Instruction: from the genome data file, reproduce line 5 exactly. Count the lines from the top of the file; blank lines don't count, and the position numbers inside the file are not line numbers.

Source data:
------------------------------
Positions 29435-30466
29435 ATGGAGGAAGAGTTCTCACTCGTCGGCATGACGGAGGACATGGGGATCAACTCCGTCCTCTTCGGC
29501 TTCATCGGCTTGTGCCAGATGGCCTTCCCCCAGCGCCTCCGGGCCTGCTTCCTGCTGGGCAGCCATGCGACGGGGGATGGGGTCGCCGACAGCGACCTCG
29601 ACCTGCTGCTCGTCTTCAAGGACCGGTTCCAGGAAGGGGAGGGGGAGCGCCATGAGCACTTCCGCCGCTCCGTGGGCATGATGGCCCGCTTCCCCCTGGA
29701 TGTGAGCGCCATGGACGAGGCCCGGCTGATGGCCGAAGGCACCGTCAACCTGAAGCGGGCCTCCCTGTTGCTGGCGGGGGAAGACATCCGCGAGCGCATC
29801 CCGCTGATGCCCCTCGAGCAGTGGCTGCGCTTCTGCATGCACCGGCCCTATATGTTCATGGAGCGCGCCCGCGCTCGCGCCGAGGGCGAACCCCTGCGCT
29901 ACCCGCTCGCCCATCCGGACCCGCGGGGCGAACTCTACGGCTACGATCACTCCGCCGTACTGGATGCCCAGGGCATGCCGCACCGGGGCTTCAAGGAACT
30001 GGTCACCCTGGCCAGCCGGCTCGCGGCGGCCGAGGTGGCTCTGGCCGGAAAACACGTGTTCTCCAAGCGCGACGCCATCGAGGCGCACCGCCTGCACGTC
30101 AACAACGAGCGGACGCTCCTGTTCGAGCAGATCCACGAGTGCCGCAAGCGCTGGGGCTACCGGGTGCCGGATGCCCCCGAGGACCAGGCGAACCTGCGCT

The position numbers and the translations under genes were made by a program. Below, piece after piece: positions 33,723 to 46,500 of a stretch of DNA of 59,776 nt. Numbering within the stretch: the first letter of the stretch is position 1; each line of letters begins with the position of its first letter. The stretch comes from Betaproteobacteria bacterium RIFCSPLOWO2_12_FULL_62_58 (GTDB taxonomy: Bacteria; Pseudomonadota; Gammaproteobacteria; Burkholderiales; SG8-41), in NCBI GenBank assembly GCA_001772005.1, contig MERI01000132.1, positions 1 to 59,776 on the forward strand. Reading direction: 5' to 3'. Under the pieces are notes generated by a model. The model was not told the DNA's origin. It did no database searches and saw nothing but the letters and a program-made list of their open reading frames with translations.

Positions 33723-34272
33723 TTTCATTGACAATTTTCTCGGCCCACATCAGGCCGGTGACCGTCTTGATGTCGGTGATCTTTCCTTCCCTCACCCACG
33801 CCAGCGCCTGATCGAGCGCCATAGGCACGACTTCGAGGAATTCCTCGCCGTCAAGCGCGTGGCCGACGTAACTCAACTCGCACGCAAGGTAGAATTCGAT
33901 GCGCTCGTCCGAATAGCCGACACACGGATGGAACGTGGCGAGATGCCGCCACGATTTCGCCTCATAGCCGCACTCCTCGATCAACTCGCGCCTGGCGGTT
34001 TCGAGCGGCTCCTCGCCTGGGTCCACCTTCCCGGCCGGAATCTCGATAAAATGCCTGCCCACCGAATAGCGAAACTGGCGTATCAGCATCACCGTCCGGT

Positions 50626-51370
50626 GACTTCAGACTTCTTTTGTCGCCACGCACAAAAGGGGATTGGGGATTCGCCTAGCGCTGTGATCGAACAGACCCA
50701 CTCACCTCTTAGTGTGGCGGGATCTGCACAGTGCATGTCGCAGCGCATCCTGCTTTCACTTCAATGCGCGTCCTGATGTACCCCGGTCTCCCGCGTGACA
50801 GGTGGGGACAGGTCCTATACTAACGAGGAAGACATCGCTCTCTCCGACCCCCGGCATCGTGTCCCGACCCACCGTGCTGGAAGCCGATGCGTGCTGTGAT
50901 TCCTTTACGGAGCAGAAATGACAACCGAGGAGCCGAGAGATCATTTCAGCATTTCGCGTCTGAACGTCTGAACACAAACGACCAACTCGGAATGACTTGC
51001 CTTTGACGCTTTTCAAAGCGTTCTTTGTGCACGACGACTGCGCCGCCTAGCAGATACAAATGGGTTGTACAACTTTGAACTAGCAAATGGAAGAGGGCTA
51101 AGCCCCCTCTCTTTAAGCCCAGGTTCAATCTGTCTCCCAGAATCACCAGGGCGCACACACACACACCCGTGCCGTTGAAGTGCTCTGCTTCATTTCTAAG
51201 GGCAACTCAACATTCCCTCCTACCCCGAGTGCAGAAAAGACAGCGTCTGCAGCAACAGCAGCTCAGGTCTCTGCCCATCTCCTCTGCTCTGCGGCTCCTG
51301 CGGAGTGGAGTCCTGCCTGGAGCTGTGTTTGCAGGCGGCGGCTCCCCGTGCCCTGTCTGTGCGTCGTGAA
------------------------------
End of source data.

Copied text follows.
29701 TGTGAGCGCCATGGACGAGGCCCGGCTGATGGCCGAAGGCACCGTCAACCTGAAGCGGGCCTCCCTGTTGCTGGCGGGGGAAGACATCCGCGAGCGCATC